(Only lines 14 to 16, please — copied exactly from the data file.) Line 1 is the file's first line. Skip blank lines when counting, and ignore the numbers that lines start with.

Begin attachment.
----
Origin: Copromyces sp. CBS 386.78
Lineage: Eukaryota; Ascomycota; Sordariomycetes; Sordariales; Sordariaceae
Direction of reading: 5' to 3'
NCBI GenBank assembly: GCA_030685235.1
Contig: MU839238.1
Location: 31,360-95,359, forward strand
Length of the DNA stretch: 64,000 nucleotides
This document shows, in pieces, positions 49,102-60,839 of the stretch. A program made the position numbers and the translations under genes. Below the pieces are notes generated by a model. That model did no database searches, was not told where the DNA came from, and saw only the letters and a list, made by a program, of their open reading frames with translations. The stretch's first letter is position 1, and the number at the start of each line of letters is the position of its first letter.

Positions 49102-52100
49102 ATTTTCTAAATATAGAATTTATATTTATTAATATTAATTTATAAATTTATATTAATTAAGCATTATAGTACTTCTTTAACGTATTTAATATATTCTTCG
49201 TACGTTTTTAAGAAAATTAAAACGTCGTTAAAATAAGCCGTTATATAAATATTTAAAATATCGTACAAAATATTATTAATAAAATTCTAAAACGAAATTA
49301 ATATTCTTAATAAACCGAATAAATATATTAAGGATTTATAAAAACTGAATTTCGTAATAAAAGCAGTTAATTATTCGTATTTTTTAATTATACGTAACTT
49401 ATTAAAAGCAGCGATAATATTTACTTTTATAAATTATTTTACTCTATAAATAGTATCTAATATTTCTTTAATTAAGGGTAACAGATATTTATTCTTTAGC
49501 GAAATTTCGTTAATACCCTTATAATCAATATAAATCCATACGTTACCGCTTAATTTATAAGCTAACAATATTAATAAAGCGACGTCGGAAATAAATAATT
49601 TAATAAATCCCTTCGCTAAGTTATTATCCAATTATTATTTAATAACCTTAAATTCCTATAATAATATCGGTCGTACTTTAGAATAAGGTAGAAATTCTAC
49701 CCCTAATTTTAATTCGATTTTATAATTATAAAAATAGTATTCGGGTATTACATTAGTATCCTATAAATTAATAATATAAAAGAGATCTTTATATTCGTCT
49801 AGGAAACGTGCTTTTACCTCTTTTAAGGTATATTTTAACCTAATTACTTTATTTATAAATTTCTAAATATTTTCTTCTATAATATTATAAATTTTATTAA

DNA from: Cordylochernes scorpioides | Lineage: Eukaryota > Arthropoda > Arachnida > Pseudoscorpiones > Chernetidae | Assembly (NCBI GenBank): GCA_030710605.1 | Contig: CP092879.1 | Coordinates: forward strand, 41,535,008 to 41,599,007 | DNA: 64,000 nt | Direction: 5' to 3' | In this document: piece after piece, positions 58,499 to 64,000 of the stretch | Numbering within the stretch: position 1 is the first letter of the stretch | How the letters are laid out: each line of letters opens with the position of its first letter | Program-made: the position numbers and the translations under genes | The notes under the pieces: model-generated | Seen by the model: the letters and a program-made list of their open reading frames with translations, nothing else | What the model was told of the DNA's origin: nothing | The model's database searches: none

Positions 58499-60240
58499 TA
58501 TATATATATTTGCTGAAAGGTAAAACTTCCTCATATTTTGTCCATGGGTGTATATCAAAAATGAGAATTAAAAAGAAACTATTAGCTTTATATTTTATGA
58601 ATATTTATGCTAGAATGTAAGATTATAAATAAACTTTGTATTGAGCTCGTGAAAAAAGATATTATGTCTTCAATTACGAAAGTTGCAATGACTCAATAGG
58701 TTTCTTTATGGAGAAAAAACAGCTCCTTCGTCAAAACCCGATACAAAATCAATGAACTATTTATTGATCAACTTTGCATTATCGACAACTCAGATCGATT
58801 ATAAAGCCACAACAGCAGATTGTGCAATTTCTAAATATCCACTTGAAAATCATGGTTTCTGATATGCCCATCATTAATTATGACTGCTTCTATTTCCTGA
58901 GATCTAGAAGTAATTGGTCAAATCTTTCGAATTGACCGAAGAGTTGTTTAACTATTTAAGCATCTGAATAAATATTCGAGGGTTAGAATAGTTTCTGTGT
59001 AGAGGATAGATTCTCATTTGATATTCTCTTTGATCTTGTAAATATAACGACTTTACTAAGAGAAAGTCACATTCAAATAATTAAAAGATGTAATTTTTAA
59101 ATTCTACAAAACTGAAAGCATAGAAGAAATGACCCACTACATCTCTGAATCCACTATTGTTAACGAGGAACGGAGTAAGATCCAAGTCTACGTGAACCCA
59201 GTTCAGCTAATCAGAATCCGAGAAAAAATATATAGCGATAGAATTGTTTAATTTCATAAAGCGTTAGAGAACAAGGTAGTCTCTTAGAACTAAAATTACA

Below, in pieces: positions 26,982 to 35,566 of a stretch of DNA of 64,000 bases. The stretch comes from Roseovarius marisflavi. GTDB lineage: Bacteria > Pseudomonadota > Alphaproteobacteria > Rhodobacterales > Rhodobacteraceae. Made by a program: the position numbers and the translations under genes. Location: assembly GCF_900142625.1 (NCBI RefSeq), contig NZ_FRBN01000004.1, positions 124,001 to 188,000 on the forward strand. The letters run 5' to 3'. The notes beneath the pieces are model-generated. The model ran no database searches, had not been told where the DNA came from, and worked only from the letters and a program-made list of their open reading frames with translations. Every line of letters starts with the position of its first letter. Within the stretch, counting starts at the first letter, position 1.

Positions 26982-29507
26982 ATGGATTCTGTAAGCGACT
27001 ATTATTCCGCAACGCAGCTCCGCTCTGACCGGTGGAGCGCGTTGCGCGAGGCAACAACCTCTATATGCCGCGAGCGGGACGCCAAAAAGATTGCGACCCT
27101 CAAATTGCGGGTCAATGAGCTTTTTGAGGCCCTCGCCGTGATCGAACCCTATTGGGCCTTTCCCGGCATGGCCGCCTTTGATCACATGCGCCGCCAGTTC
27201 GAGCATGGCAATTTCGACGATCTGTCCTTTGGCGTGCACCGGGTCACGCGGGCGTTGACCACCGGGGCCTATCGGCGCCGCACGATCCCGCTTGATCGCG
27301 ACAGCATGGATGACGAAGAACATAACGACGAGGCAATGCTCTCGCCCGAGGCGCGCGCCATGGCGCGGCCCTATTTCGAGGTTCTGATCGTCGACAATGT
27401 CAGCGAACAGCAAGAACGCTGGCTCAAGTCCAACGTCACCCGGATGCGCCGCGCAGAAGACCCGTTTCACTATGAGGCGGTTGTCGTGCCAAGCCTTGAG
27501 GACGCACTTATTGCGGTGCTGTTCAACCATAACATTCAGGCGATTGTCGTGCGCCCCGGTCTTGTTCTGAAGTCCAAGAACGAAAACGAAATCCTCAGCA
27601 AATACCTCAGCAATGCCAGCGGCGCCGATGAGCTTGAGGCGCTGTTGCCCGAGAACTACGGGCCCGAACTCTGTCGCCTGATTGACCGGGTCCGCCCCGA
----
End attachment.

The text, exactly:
49501 GAAATTTCGTTAATACCCTTATAATCAATATAAATCCATACGTTACCGCTTAATTTATAAGCTAACAATATTAATAAAGCGACGTCGGAAATAAATAATT
49601 TAATAAATCCCTTCGCTAAGTTATTATCCAATTATTATTTAATAACCTTAAATTCCTATAATAATATCGGTCGTACTTTAGAATAAGGTAGAAATTCTAC
49701 CCCTAATTTTAATTCGATTTTATAATTATAAAAATAGTATTCGGGTATTACATTAGTATCCTATAAATTAATAATATAAAAGAGATCTTTATATTCGTCT